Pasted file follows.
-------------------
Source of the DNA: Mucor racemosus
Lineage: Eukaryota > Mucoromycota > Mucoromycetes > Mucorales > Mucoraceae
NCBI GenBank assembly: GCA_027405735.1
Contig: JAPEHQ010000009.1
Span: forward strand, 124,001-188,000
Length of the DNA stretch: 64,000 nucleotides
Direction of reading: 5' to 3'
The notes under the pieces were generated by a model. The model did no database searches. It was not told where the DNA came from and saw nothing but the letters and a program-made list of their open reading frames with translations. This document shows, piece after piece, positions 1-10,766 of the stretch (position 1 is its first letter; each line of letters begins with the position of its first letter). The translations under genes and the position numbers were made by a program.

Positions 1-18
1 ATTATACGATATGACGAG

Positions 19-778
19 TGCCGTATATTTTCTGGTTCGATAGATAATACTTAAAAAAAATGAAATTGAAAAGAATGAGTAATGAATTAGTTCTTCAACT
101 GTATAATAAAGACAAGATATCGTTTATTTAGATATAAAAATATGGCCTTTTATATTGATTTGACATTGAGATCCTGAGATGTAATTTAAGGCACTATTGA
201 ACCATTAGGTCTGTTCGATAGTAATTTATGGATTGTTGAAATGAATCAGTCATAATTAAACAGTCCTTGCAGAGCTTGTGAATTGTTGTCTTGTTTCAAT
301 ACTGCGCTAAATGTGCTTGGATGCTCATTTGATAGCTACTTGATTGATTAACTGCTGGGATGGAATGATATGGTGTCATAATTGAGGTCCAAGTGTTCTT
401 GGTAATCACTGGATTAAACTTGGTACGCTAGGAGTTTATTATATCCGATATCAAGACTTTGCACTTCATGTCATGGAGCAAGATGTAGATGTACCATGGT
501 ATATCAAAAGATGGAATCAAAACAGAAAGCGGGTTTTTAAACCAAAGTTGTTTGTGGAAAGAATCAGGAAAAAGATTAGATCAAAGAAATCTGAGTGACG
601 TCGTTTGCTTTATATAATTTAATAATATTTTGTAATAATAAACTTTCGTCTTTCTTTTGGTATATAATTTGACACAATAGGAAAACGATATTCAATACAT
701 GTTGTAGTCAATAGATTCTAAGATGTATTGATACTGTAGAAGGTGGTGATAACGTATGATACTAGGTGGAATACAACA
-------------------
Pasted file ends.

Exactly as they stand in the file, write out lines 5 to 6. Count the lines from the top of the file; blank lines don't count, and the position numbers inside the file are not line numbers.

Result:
Span: forward strand, 124,001-188,000
Length of the DNA stretch: 64,000 nucleotides